CMS has suicide prevention activities today
In connection with National Suicide Prevention Awareness Month, students at Carson Middle School will wear teal or purple and be offered informational activities during lunch Wednesday. They also will be able to print their names on ribbons posted to a large banner indicating their pledge to “Acknowledge, Care and Tell” if they know someone who is experiencing suicidal thoughts.
Each year, more than 41,000 individuals die by suicide, leaving behind their friends and family members to navigate the tragedy of loss. In many cases, friends and families affected by a suicide loss (often called “suicide loss survivors”) are left in the dark. Too often the feelings of shame and stigma prevent them from talking openly.
“September is National Suicide Prevention Awareness Month – a time to share resources and stories in an effort to shed light on this stigmatized topic,” said Victoria Smith, social worker at Carson Middle School. “We are using this school activity to encourage students to reach out for help so that we can connect individuals with suicidal ideation to treatment services.”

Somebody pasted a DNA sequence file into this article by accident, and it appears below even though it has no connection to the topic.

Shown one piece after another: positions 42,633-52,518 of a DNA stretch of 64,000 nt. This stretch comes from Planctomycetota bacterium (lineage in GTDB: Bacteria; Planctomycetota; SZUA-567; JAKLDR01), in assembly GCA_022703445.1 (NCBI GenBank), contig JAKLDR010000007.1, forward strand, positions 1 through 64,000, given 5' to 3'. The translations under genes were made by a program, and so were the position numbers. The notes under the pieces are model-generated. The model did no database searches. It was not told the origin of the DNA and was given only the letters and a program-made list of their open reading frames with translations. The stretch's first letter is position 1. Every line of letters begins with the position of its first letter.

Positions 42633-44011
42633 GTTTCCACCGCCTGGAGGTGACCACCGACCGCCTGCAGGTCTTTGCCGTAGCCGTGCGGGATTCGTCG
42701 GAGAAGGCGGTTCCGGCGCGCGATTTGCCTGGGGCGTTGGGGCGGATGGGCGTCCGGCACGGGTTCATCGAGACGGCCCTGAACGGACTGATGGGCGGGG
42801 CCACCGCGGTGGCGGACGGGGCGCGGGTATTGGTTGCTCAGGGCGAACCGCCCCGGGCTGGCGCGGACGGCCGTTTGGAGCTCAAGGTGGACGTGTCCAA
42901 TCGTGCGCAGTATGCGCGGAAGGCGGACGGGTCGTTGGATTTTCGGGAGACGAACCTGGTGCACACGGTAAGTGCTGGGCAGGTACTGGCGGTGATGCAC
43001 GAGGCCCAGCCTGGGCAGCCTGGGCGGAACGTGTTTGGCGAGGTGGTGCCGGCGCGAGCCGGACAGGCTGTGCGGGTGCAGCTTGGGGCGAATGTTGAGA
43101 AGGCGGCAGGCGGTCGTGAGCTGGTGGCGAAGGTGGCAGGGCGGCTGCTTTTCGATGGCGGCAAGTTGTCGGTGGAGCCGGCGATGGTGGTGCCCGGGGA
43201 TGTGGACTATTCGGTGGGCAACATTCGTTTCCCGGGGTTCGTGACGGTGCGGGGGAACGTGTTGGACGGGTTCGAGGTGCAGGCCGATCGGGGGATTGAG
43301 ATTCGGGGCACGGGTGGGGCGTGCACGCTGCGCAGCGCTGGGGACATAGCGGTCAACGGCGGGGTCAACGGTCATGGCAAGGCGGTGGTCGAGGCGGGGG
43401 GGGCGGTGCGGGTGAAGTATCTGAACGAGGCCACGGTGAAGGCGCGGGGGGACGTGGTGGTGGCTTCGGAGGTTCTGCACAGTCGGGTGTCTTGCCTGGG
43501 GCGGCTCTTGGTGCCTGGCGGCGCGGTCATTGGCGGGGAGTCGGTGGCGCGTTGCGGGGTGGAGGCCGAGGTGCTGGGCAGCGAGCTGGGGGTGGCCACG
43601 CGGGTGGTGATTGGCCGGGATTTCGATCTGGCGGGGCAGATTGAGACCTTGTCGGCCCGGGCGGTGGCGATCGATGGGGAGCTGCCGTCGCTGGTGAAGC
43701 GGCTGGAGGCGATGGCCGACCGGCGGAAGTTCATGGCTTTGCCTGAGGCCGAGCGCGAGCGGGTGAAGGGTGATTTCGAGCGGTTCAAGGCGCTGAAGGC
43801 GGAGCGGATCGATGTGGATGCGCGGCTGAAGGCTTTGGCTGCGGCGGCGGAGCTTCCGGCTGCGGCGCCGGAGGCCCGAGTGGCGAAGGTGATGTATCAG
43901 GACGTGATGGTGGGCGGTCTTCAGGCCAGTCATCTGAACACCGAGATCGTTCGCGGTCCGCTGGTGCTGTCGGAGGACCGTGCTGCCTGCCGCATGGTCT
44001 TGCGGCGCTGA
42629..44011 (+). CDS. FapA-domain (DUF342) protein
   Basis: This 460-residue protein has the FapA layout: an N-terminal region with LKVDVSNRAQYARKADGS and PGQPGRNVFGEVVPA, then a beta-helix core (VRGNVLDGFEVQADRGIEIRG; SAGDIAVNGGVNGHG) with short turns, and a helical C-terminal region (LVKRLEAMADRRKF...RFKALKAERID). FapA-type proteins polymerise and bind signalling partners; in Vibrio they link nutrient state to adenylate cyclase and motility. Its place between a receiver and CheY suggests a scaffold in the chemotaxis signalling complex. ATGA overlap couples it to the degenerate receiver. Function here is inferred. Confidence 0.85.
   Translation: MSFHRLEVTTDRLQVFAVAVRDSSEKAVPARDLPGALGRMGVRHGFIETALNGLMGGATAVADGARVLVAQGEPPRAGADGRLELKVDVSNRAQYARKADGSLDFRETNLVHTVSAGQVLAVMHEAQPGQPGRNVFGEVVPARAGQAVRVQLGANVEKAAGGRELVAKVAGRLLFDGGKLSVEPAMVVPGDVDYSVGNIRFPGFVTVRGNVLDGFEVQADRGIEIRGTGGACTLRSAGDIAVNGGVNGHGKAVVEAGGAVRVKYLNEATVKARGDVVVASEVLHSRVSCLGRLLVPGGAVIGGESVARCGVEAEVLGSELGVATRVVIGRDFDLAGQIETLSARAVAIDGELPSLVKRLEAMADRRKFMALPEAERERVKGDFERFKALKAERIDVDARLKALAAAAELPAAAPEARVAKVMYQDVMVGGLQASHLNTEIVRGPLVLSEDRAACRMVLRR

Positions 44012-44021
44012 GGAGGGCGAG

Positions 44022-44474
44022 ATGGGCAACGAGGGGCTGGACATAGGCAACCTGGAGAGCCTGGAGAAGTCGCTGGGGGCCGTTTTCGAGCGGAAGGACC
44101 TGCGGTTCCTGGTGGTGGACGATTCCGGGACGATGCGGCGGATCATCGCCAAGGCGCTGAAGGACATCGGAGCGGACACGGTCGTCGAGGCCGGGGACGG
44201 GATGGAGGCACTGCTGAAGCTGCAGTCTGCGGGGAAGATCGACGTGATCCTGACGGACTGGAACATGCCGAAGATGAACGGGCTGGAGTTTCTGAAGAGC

It is also important to ensure that individuals, friends and families have access to the resources they need to discuss suicide prevention, she continued. Research shows us that most people who attempt suicide give some sort of clue before they make an attempt. Just knowing the warning signs may be of tremendous help during a critical time.
Partnership Carson City will provide informational cards with a suicide hotline number to all students engaging in the lunch activity. Members of the CMS Upstanders Club will distribute the cards provided with the hotline number.
“While suicide prevention is important to address year-round, Suicide Prevention Awareness Month provides a dedicated time to come together with collective passion and strength around a difficult topic,” said Richard Stokes, superintendent for Carson City School District. “The truth is, we can all benefit from honest conversations about mental health conditions and suicide, because just one conversation can change a life.”